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Nat Clin Pract Endocrinol Metab. 2007 Nov;3(11):758-68.

The replication of beta cells in normal physiology, in disease and for therapy.

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  • 1Larry Hillblom Islet Research Center, University of California at Los Angeles (UCLA), David Geffen School of Medicine, Los Angeles, CA 90095-7073, USA. pbutler@mednet.ucla.edu

Abstract

Replication of beta cells is an important source of beta-cell expansion in early childhood. The recent linkage of type 2 diabetes with several transcription factors involved in cell cycle regulation implies that growth of the beta-cell mass in early childhood might be an important determinant of risk for type 2 diabetes. Under some circumstances, including obesity and pregnancy, the beta-cell mass is adaptively increased in adult humans. The mechanisms by which this adaptive growth occurs and the relative contributions of beta-cell replication or of mechanisms independent of beta-cell replication are unknown. Also, although there is interest in the potential for beta-cell regeneration as a therapeutic approach in both type 1 and 2 diabetes, little is yet known about the potential sources of new beta cells in adult humans. In common with other cell types, replicating beta cells have an increased vulnerability to apoptosis, which is likely to limit the therapeutic value of inducing beta-cell replication in the proapoptotic environment of type 1 and 2 diabetes unless applied in conjunction with a strategy to suppress increased apoptosis.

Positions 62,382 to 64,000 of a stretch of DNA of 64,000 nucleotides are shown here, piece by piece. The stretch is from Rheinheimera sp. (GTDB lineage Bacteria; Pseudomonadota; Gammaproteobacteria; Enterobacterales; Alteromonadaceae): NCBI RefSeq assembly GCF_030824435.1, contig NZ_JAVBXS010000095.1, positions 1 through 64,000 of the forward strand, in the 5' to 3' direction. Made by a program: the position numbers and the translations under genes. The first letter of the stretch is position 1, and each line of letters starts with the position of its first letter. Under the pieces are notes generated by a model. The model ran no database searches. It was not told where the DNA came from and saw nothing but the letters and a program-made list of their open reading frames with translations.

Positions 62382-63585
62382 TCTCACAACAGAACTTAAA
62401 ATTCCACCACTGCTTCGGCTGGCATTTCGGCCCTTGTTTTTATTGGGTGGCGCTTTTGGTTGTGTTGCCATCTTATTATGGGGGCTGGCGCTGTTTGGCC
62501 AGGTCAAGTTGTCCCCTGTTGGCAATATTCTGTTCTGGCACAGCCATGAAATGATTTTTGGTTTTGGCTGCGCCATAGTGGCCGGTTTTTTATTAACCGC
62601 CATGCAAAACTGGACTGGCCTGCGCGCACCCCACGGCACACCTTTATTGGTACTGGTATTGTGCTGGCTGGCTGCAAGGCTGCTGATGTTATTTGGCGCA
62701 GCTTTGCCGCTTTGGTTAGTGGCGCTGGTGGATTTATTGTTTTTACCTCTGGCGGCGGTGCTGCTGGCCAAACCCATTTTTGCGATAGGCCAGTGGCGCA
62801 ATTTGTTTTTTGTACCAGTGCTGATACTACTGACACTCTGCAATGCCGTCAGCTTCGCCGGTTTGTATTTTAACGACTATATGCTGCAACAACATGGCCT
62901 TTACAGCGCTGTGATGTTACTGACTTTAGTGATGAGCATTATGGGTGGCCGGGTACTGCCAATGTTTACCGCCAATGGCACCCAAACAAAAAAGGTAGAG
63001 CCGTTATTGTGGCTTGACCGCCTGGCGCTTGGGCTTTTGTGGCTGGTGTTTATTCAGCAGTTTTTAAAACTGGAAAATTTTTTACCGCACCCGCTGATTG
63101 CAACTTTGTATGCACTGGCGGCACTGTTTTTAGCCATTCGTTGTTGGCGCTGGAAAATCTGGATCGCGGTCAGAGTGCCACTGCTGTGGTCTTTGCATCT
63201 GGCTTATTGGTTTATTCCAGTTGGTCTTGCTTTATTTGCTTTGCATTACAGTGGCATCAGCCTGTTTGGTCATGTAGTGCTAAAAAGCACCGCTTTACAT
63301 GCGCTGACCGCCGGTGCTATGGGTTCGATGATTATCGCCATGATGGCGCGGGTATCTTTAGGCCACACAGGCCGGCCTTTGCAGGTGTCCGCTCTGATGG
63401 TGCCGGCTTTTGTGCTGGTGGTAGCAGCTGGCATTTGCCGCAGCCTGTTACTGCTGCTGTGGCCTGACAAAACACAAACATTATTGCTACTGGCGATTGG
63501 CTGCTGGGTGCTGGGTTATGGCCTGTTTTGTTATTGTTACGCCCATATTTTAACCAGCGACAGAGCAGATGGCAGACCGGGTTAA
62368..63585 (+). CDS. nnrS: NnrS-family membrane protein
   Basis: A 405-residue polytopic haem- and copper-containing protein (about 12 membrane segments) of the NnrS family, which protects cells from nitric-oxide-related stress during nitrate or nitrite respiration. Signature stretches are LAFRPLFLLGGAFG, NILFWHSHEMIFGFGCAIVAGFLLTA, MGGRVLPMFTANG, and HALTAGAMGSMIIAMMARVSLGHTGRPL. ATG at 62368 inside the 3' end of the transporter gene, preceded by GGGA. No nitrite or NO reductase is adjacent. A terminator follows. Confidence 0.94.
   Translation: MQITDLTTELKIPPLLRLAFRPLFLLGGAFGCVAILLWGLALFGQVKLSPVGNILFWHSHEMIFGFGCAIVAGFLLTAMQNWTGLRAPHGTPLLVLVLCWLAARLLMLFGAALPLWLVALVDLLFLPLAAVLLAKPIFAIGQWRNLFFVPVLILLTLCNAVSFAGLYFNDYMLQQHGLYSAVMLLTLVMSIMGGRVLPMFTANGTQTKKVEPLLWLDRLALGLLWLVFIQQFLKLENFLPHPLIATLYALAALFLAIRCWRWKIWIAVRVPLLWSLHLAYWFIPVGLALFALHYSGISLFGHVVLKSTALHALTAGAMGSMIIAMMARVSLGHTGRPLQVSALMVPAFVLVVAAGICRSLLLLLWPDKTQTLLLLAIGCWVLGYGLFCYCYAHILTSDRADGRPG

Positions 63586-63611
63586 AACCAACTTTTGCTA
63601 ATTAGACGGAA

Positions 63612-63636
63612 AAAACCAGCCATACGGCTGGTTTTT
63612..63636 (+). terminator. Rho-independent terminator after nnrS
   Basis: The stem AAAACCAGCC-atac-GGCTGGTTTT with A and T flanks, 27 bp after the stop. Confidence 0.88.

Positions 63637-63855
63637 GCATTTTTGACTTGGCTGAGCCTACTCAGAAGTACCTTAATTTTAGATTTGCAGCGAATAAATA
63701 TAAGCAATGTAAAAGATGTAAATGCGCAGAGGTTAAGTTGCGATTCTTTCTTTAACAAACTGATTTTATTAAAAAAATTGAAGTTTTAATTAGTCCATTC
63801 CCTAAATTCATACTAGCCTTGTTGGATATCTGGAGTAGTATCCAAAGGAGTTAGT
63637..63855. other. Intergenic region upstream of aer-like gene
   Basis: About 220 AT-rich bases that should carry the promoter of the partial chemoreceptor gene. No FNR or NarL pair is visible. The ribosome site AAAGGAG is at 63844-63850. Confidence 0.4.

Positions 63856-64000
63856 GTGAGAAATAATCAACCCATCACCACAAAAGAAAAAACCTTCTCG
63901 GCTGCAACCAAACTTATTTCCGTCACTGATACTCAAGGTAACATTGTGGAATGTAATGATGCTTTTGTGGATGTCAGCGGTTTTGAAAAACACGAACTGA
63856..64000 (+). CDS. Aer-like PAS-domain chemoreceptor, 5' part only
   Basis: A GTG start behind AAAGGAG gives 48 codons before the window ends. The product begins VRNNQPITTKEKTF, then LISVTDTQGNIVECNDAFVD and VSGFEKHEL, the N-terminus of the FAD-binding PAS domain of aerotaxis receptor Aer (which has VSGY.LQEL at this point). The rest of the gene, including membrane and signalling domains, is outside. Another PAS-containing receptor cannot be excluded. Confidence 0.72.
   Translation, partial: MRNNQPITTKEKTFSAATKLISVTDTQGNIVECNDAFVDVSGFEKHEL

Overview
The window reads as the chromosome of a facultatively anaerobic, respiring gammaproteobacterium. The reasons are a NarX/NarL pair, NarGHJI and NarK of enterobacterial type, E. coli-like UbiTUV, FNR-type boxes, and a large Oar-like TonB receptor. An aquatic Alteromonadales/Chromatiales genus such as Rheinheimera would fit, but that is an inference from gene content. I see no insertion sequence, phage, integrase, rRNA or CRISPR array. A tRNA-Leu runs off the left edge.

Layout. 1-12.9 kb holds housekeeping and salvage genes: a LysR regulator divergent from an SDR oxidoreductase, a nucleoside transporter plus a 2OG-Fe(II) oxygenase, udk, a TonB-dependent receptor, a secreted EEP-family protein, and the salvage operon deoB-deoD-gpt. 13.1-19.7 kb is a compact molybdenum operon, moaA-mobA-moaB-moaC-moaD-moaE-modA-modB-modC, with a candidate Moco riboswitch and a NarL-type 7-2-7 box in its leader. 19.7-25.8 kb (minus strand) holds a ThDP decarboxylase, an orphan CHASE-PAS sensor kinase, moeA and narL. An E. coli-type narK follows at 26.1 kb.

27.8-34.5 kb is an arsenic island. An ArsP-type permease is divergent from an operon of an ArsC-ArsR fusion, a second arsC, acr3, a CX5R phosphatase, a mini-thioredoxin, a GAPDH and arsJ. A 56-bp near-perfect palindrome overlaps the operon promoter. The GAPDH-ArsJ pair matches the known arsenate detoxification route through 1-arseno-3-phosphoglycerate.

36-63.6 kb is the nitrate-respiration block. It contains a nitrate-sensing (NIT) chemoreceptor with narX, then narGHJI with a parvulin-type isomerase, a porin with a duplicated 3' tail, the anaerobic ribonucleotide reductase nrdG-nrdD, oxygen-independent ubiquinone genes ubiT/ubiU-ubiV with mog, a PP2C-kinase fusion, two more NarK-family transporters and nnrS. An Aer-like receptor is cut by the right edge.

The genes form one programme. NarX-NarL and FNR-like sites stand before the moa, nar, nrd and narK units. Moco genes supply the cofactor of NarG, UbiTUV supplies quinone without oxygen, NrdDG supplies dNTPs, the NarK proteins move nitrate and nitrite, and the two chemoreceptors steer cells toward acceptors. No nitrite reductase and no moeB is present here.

PMID:
17955017
[PubMed - indexed for MEDLINE]
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